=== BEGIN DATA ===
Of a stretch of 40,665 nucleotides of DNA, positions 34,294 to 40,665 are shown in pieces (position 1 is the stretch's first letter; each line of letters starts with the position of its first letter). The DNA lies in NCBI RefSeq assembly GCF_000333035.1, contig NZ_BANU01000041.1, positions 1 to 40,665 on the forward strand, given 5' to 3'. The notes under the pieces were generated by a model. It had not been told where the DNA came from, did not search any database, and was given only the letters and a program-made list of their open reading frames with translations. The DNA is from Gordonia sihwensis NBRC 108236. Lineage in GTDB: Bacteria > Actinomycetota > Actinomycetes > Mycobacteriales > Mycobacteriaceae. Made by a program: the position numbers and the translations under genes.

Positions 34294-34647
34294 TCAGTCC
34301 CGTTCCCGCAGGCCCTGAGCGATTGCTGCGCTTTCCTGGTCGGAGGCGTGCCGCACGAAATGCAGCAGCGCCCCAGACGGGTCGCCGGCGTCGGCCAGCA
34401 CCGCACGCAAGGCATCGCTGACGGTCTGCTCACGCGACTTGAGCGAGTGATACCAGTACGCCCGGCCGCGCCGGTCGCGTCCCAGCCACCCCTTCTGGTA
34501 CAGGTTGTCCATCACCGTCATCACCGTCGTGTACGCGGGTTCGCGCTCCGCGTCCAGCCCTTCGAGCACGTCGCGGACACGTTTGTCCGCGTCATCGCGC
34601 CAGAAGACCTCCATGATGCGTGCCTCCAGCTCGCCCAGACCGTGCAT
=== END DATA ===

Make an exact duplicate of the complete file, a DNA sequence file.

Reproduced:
Of a stretch of 40,665 nucleotides of DNA, positions 34,294 to 40,665 are shown in pieces (position 1 is the stretch's first letter; each line of letters starts with the position of its first letter). The DNA lies in NCBI RefSeq assembly GCF_000333035.1, contig NZ_BANU01000041.1, positions 1 to 40,665 on the forward strand, given 5' to 3'. The notes under the pieces were generated by a model. It had not been told where the DNA came from, did not search any database, and was given only the letters and a program-made list of their open reading frames with translations. The DNA is from Gordonia sihwensis NBRC 108236. Lineage in GTDB: Bacteria > Actinomycetota > Actinomycetes > Mycobacteriales > Mycobacteriaceae. Made by a program: the position numbers and the translations under genes.

Positions 34294-34647
34294 TCAGTCC
34301 CGTTCCCGCAGGCCCTGAGCGATTGCTGCGCTTTCCTGGTCGGAGGCGTGCCGCACGAAATGCAGCAGCGCCCCAGACGGGTCGCCGGCGTCGGCCAGCA
34401 CCGCACGCAAGGCATCGCTGACGGTCTGCTCACGCGACTTGAGCGAGTGATACCAGTACGCCCGGCCGCGCCGGTCGCGTCCCAGCCACCCCTTCTGGTA
34501 CAGGTTGTCCATCACCGTCATCACCGTCGTGTACGCGGGTTCGCGCTCCGCGTCCAGCCCTTCGAGCACGTCGCGGACACGTTTGTCCGCGTCATCGCGC
34601 CAGAAGACCTCCATGATGCGTGCCTCCAGCTCGCCCAGACCGTGCAT